One Page or Two? The Visual Aspects of a Good Resume.

One of the most frequent questions I get is, “how long should my resume be?” Gone are the days that dictated a resume had to be one page. However, that doesn’t mean you should go hog-wild and produce a 5-page document listing everything and anything in regards to your work experience. Remember, the shorter the resume, the more likely someone will want to read it.

The sad truth is, you have about 10 seconds to make an impression with a resume. Don’t ever go longer than two pages. First of all, it shows that you are unable to filter yourself or effectively communicate on paper, which doesn’t bode well for your skills if someone does in fact choose to hire you. Your resume is a teaser that’s meant to encourage someone to meet you. You can cover the rest in the interview.

Think about the “K.I.S.S. principal” when it comes to the design and layout of your resume. “Keep it simple stupid.” Use a simple font, without too many flourishes. Keep your font size at 10-points or larger. Any smaller and your resume will be too difficult to read. Have your name big and bold at the top of the page and make sure that your contact information is in close proximity to your name.

Let’s talk about paper. You’re probably wondering why the hell I’m even going to bother discussing paper when resumes have gone completely electronic. I’m all in favor of saving the trees, but I also know that you need to get a job. If you send your resume electronically, it’s going to hit e-mailboxes alongside hundreds of other resumes, waiting to be opened. If you really want to stand out, send an old-fashioned snail mail version as well. When doing so, keep the paper and the design simple. I still remember the resume that came to me on bright orange paper. Everyone who walked by my desk wanted to know who sent me that horrible colored paper. Sure, her resume stood out, but not in a positive way. If you want to be different, choose a professional paper that has texture to it, vs. color. I personally prefer and recommend a 28-lb vellum (translucent) paper.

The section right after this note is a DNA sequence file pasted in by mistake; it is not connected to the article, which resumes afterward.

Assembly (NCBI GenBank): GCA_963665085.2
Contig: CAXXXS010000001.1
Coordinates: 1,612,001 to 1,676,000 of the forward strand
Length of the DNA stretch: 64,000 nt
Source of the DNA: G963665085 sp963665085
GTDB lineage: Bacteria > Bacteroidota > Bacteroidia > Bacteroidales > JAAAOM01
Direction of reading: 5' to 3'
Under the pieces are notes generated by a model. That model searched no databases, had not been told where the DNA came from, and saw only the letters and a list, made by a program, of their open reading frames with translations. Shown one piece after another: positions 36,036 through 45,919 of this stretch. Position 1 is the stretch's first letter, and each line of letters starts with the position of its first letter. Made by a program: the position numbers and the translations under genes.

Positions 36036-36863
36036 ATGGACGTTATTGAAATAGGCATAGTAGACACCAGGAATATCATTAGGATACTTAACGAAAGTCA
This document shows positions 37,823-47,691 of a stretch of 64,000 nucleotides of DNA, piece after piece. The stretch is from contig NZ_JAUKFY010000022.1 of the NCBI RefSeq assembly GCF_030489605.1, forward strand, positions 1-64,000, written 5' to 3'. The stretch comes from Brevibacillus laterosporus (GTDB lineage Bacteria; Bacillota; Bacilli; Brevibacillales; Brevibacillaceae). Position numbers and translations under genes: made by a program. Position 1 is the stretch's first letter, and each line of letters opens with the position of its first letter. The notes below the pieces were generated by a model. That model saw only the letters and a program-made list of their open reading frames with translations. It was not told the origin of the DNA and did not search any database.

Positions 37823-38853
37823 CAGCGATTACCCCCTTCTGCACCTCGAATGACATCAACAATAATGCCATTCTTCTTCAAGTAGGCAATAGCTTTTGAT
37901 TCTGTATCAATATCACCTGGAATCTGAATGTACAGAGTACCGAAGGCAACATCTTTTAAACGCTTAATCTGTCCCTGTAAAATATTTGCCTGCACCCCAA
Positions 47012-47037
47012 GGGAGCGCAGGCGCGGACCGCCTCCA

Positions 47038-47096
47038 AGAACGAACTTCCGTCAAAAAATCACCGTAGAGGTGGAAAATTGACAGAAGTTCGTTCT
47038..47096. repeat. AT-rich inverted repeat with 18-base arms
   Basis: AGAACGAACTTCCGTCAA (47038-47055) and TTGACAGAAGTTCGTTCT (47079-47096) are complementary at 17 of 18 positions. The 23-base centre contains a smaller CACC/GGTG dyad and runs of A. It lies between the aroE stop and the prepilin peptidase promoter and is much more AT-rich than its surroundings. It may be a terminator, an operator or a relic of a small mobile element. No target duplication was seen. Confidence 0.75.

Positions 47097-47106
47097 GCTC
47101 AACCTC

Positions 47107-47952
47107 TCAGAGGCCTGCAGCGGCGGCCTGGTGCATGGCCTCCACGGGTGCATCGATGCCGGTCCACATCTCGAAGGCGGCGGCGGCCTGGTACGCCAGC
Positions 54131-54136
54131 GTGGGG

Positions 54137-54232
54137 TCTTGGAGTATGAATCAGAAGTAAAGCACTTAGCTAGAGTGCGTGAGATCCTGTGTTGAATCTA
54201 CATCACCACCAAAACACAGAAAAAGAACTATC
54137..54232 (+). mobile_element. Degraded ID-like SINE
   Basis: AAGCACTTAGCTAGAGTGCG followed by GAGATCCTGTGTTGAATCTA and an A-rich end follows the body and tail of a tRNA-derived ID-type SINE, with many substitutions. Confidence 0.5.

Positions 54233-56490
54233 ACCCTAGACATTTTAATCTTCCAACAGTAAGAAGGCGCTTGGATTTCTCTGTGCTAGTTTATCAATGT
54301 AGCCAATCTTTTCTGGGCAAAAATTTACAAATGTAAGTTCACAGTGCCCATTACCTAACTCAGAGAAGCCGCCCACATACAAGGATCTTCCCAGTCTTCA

Times have changed. Most people don’t stay with the same company for 25 years. With the Web 1.0/2.0 bombs, most resumes that come across my desk are from people who have held multiple jobs in a short time frame. Always put dates of employment, using months and years. If you are evasive, you will send up a red flag. The reader will wonder “why is there a hole here?” If you are up front, it will work to your advantage.

A resume reflects an awareness of order and aesthetics, attentiveness to detail, an ability to communicate, and an overall sense of confidence in who you are. Therefore, your resume is a direct reflection of your conscientiousness and work ethic. If you do it right, doors of opportunity will be opened to you. Remember the following:

• Be accurate and concise.
• Use bulleted sentences.
• Avoid using a conversational tone and pronouns to describe your accomplishments.
• Use powerful action words to draws the reader in.

Again, recruiters and hiring managers only spend a few seconds scanning each résumé. If your résumé is inviting enough to read, you’re guaranteed to get more interviews and, ultimately, a job.

Carpe diem

1 Comment

  • online resume
    August 27, 2009

    I’ll definitely keep in mind the things mentioned in this post while preparing my next resume. Particularly liked the K.I.S.S. principle. SIMPLICITY is the key.
    Thanks for the post.

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